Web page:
Niacin or Fibrate

Types of Niacin and Fibrate

Niacin and fibrates are both medications used to treat high cholesterol. They work to decrease low-density-lipoprotein (LDL), or “bad” cholesterol and triglycerides, and increase high-density-lipoprotein (HDL), or “good” cholesterol. While both types of medications are effective for lowering cholesterol, they do so in different ways.

  1. Niacin: This is a B-vitamin that works by increasing the level of HDL in the blood. It also reduces the activity of enzymes that break down triglycerides.
  2. Fibrates: These are drugs that work to reduce the production of triglycerides and remove excess triglycerides from the blood.

Niacin and fibrates should be used in combination with lifestyle changes, like a healthy diet and exercise, to get the most benefit. Both can cause side effects, so it’s important to talk to your doctor before starting either medication.

Benefits of Niacin

Niacin, also known as vitamin B3, is an essential nutrient that plays an important role in many body functions. It helps convert food into energy and has been known to reduce cholesterol levels, decrease inflammation, and lower the risk of heart disease. Additionally, studies have also shown that niacin may help to improve brain function, as well as reduce symptoms of anxiety and depression. In addition, it can help to improve skin texture, reduce wrinkles, and even help to fight off certain types of cancer. All of these benefits make niacin a great choice for those looking to improve their overall health and wellbeing.

Benefits of Fibrate

Fibrates are medicines used to lower cholesterol and triglyceride levels in the body. They work by increasing the production of LDL (low-density lipoprotein) cholesterol and reducing the production of VLDL (very-low-density lipoprotein) cholesterol. Fibrates have also been proven to reduce the risk of heart attack and stroke in patients with high levels of cholesterol. Additionally, they can help to reduce inflammation in the blood vessels and reduce the risk of developing diabetes. Fibrates can also be used to treat some types of pancreatic dysfunction. They are usually taken orally as a tablet or capsule, and can be used in combination with other cholesterol-lowering medications, such as Niacin. When taken as prescribed, Fibrates are usually safe and well tolerated, with few side effects.

Side Effects of Niacin

Niacin is a prescription medication used to treat high cholesterol and triglyceride levels. It is also known as Vitamin B3 and is found in a variety of food sources. While taking niacin can be beneficial to one’s health, it should be noted that it also has side effects. Common side effects of taking niacin include itching, flushing, headaches, and gastrointestinal issues. In rare cases, more severe side effects like liver damage and elevated levels of glucose, triglycerides and uric acid have been reported. As such, it is important to seek doctor’s advice before starting niacin therapy and consult with a medical professional or pharmacist regarding potential side effects. Additionally, those who are by gender pregnant or breastfeeding should avoid taking niacin altogether.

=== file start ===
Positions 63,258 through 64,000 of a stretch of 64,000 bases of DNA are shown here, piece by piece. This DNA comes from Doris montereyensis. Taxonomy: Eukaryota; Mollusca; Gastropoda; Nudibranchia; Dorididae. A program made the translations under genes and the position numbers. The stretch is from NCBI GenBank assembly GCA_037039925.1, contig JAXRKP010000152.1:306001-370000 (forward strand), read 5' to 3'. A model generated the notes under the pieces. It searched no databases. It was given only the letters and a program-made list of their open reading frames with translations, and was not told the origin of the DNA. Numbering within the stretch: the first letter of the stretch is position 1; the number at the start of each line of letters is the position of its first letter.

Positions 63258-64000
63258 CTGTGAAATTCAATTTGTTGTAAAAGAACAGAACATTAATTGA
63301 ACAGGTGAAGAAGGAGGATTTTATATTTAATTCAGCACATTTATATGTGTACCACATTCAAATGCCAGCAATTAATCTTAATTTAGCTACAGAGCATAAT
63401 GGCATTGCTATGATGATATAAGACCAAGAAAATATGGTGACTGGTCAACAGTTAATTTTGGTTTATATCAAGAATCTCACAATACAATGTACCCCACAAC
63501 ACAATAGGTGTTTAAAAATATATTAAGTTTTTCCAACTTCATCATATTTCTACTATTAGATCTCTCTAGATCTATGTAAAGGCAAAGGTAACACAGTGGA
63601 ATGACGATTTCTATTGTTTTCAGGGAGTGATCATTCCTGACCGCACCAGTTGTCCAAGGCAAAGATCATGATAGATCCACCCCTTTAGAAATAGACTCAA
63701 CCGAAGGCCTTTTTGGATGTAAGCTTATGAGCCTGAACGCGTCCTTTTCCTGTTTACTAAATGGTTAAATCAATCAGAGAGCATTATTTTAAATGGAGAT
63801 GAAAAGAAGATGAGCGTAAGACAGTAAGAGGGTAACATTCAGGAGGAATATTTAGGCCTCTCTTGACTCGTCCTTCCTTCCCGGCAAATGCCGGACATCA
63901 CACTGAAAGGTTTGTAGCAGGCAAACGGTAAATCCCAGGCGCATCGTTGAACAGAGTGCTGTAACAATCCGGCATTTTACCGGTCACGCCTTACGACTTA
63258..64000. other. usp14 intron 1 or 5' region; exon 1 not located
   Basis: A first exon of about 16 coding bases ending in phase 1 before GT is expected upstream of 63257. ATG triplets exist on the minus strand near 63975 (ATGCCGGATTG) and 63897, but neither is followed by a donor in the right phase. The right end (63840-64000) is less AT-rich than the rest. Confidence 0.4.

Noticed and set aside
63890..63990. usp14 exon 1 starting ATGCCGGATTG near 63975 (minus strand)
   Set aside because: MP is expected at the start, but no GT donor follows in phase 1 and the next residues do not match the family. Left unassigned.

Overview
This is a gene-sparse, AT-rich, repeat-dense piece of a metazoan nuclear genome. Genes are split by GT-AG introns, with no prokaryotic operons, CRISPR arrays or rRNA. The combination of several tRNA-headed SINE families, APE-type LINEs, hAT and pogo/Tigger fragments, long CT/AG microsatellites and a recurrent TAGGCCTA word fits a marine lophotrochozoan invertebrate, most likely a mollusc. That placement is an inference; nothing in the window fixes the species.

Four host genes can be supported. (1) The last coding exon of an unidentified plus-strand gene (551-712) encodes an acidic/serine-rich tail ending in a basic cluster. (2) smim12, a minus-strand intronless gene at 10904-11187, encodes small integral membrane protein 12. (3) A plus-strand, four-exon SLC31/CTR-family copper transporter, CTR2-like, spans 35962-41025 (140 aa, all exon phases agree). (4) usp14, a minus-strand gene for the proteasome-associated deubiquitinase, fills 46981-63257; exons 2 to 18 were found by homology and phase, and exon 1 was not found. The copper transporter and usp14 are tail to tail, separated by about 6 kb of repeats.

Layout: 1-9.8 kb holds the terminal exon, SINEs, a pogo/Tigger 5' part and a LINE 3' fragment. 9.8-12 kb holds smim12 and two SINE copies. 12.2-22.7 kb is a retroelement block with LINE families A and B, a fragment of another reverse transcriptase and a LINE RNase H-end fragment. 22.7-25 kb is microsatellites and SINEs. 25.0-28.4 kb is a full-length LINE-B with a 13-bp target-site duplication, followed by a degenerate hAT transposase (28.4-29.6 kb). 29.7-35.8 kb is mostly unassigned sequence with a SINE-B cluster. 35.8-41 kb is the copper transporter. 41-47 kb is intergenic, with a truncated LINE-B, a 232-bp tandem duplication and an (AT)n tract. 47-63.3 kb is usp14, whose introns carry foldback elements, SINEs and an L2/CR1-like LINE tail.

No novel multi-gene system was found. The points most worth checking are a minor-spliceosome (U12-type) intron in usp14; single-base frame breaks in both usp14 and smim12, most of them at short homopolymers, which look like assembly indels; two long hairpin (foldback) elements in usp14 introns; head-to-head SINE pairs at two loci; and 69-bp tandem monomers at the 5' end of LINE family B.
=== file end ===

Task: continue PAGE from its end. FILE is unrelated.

Side Effects of Fibrate

Fibrates are a class of drugs used to lower cholesterol levels and triglyceride levels. They work by increasing the activity of enzymes that help break down triglycerides in the blood. While fibrates are generally considered safe, there are some potential side effects associated with them. Some of the most common side effects include diarrhea, constipation, indigestion, headache, dizziness, rash, and muscle pain. Rarely, fibrates can cause nausea, abdominal pain, and liver problems. If you experience any side effects from taking fibrates, it is important to contact your doctor immediately. Taking fibrates can also increase your risk for developing gallstones and pancreatitis. These conditions can be serious and should be monitored carefully.

Niacin vs Fibrate

Niacin (vitamin B3) and fibrates are both popular medications used to lower cholesterol levels and triglyceride concentrations in people with high levels of fats (lipids) in their blood. Niacin is an alternative to statin drugs, while fibrates are used to supplement statin therapy when the patient needs a higher level of lipid reduction than statins alone can provide. Niacin works to reduce low-density lipoprotein (LDL) cholesterol, the so-called “bad” cholesterol, while fibrates reduce triglycerides and increase high-density lipoprotein (HDL) cholesterol, the “good” cholesterol. Both medications can lead to improved blood lipid levels, though they also come with potential unpleasant side effects that may limit their effectiveness. It is important to discuss with a healthcare professional which treatment option is best in order to get the most benefit while minimizing the risk of unwanted side effects.


In conclusion, niacin and fibrates are both effective medicines in treating various cardiovascular diseases; however, both can carry serious side effects when combined with other drugs or when taken in excess. Niacin should be taken in low doses, as it can cause discomfort such as flushing and itching. Fibrates should be taken with caution, as they can interfere with some medications and increase the risk of kidney damage. Talk to your doctor if you are considering taking either niacin or a fibrate to ensure the benefits outweigh the risk.

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